You do this by providing it in a logical order, starting with examples, practice activities, case studies, knowledge checks, and reviews. Finally, you test them with a quiz before moving on to the next topic.

As I’m sure you already guessed, offering training content “on demand” means giving learners additional content on a topic when they need it. As an example, you offer extra practice activities or supplementary resources if and when they need it.

This allows employees to learn at their own speed and avoid information overload.

5. Use scenario-based training

There’s a scientific reason why we’re such advocates for scenario-based training. It works.

Have you ever heard of the sandbox approach?

It’s a term used in tech, game design, and development to describe creating a safe testing environment where developers can experiment with new code before it goes live.

It’s also a great principle for instructional designers to apply when building training experiences.

Start by presenting information to the learners. Then create a sandbox for them to practice in a safe environment and gain some (almost) real-world experience. Scenarios are the best way to do this, whether they’re virtual simulations, live role-plays, or VR experiences.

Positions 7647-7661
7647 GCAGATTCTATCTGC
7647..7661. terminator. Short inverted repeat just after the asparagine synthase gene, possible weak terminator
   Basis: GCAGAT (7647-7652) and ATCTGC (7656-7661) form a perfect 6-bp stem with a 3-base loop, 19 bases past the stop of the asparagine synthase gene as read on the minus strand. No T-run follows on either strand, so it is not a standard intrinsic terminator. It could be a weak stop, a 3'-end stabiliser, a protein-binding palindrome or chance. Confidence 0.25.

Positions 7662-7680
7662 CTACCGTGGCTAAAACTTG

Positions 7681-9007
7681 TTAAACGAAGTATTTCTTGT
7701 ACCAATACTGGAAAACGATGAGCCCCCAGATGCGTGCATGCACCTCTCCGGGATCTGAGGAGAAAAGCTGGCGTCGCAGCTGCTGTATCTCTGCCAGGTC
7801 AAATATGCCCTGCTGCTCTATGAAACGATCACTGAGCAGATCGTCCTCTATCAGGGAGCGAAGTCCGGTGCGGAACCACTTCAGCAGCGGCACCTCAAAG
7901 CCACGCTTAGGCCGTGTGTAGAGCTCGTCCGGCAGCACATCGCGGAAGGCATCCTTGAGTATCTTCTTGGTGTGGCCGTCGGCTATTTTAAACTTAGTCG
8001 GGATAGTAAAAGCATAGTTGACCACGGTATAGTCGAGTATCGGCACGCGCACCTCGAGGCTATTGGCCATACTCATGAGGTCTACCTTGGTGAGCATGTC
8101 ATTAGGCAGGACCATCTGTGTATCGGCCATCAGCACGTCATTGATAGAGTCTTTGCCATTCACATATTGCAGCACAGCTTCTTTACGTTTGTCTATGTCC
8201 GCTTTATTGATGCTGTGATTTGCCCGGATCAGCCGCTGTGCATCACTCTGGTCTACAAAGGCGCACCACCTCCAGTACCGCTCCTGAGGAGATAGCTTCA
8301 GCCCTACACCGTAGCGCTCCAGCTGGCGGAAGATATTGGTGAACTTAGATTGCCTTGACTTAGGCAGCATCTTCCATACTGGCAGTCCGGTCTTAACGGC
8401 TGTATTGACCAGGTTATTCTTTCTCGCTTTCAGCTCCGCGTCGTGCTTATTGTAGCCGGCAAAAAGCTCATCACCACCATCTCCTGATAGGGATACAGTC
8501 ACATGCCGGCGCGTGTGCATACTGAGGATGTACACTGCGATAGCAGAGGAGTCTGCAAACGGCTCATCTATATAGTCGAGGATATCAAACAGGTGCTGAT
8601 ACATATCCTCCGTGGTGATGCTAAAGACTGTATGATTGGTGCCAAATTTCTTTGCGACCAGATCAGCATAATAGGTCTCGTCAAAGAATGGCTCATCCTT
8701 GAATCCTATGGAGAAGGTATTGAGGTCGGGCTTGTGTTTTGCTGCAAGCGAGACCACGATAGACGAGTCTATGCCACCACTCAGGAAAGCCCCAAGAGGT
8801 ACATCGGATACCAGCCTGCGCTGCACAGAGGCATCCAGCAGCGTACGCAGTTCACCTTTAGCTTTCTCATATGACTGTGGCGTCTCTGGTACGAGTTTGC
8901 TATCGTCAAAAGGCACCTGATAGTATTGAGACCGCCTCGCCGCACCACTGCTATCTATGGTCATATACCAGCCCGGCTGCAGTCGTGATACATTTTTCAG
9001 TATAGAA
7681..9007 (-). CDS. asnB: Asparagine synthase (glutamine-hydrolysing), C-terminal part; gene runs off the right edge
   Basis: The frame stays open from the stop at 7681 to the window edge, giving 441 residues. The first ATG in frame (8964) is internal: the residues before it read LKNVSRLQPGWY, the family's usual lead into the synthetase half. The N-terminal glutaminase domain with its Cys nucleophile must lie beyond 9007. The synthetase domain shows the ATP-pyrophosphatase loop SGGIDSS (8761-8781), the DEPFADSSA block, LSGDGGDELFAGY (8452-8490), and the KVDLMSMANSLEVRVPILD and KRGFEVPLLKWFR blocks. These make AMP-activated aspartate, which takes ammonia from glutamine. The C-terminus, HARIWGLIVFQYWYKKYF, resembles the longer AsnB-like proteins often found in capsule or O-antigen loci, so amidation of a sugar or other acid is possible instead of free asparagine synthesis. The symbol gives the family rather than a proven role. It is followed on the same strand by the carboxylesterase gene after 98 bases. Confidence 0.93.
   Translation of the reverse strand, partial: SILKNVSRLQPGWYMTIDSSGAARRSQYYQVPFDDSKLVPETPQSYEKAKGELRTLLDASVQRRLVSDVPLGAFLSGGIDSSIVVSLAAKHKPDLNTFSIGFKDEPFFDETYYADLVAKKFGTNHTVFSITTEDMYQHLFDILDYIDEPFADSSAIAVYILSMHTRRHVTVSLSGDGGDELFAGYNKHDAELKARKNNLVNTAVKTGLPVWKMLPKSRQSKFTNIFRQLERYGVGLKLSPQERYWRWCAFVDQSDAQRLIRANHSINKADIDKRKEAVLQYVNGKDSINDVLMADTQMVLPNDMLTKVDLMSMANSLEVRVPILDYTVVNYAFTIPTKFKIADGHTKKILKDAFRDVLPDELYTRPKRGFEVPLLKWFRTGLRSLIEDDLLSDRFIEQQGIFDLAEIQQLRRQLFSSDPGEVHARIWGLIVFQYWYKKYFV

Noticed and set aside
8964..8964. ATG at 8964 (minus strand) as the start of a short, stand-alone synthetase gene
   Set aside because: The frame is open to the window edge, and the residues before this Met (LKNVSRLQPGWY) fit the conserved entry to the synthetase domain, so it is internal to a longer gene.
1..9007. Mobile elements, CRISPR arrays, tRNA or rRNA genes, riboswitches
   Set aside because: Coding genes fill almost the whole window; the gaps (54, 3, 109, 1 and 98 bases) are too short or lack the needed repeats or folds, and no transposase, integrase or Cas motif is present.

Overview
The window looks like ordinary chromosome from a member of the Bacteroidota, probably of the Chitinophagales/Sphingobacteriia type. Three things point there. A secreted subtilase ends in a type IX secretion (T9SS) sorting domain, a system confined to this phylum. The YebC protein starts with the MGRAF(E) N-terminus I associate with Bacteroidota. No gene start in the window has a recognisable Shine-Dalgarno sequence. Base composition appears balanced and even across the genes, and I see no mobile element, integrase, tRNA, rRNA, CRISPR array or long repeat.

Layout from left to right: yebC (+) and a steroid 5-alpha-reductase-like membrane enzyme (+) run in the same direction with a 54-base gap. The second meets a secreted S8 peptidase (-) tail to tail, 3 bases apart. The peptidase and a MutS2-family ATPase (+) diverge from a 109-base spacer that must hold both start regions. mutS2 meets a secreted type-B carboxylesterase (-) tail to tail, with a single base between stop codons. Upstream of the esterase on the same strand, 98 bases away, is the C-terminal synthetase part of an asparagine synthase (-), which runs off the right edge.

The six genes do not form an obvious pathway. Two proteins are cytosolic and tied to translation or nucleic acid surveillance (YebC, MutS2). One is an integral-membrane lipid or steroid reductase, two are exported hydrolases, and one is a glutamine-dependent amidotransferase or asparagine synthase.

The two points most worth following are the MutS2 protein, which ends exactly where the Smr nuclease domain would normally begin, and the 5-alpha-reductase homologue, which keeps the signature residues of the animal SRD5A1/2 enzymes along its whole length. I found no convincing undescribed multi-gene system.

When we include scenarios, we help learners internalize the content better and gain confidence with it. Also, by putting it to use right away, they’re much more likely to remember it (according to the forgetting curve).

Final thoughts

I hope this guide gives you just enough information to go forth and fight on the frontline against cognitive overload. By making these five subtle tweaks to your learning experience design, you can give employees training that actually solves their pain points. In the end, this means more engaged staff and better business performance.

Nicola Wiley

By Nicola Wylie

Nicola Wylie is a learning industry expert who loves sharing in-depth insights into the latest trends, challenges, and technologies.